|A woman carries a sign reading "No to the presence of the occupation at the crossing" as women Hamas supporters demonstrate against the border closure at the Rafah crossing between Egypt and the Gaza Strip, 2 February 2008. (Wissam Nassar/MaanImages)|
How is Israel able to strangle the Gaza Strip when there is supposed to be an international crossing between Gaza and Egypt not controlled by Israelis?
Certainly, free movement was the promise held out in the comprehensive Agreement on Movement and Access, signed more than two years ago by Israel and the Palestinian Authority (PA). The first of the six components of this agreement was that there would be a crossing between Gaza and Egypt at Rafah, controlled by the PA and Egypt. At the time, this was hailed as an historic step on the road to a Palestinian state -- for the first time, it was said, Palestinians would have access to the outside world free from Israeli control.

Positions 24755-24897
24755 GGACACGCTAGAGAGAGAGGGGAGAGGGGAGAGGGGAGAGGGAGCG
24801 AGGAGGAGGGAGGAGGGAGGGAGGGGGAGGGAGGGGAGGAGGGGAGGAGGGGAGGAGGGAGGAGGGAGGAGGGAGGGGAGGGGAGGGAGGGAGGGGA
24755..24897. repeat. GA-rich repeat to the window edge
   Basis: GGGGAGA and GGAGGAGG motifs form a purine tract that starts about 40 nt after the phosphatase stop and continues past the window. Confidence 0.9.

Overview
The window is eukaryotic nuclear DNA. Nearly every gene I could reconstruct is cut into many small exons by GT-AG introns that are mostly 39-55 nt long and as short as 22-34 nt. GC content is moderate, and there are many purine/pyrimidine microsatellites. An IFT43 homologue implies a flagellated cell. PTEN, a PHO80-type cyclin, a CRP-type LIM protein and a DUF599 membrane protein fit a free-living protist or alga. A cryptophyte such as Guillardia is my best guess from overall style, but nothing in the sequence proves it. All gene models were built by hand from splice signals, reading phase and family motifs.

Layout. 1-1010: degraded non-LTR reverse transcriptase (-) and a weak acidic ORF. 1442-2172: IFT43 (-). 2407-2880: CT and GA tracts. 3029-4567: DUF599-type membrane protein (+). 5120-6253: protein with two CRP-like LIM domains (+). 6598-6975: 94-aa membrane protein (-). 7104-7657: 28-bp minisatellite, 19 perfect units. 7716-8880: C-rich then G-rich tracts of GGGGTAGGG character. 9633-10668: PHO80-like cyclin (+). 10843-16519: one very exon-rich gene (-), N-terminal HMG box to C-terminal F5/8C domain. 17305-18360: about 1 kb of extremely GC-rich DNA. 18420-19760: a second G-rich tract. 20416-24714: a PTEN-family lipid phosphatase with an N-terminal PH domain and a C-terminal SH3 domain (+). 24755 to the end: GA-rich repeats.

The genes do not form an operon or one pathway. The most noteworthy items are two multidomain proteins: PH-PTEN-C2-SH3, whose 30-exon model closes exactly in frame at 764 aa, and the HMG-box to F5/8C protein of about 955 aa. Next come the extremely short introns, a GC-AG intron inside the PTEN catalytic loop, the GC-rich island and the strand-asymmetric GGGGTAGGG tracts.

So, how was Israel still able to impose a suffocating blockade on the Strip, home to almost 1.5 million Palestinians, eighty percent of them refugees? After Palestinian forces opened the border wall on 23 January, breaking the siege, many Palestinians blamed Egypt for not doing the same much earlier to relieve the suffering and deprivation that had brought Gaza to within days of running out of food and medicine. But however complicit Egypt may have been it was not alone.
Continued . . .